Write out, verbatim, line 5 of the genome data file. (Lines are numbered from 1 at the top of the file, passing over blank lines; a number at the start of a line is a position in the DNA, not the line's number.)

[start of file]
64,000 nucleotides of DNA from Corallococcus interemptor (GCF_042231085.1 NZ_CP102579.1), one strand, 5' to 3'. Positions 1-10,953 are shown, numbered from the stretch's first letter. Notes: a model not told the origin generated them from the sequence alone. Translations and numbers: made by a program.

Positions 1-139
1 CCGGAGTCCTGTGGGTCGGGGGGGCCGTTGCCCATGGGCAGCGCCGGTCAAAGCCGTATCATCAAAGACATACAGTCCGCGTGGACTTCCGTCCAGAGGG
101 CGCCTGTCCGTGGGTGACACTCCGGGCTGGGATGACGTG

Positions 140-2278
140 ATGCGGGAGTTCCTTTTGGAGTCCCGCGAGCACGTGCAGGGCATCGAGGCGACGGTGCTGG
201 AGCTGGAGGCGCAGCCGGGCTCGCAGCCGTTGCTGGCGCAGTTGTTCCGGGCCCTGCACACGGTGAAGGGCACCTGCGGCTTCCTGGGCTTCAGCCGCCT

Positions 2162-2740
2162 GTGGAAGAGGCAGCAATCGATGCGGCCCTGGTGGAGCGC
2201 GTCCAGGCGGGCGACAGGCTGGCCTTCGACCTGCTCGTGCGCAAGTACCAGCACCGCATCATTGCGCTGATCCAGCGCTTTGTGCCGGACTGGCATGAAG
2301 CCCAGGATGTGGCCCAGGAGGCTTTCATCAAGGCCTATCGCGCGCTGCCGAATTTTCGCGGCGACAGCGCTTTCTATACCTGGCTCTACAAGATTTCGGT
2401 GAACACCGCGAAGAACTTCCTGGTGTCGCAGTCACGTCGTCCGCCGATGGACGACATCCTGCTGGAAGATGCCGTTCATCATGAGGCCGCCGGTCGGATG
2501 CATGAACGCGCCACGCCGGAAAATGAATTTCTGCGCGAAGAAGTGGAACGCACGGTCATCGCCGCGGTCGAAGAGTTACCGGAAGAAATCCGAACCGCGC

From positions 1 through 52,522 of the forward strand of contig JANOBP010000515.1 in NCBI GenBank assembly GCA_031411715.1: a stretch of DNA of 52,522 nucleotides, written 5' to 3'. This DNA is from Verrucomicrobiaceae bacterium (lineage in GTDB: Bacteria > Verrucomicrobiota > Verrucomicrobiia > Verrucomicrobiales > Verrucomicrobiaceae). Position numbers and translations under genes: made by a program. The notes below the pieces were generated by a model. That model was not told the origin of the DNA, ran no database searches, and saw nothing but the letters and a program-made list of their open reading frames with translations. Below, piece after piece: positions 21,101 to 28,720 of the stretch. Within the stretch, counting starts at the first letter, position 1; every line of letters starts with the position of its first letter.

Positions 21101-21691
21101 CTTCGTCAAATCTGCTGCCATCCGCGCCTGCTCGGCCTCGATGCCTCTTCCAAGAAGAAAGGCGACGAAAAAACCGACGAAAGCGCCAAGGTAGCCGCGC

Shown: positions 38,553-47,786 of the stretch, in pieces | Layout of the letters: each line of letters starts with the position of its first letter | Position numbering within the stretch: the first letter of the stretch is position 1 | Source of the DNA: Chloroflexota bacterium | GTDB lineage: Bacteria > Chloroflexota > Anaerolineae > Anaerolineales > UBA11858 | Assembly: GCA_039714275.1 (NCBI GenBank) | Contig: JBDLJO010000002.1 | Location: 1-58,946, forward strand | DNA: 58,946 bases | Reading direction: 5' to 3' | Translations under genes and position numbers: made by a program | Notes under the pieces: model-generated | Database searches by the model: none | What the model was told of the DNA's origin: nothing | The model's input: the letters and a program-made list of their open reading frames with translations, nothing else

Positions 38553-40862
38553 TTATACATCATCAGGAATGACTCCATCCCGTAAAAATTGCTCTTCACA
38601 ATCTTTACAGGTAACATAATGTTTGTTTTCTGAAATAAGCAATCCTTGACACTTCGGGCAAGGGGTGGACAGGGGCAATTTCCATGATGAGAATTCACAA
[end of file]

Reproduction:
Positions 140-2278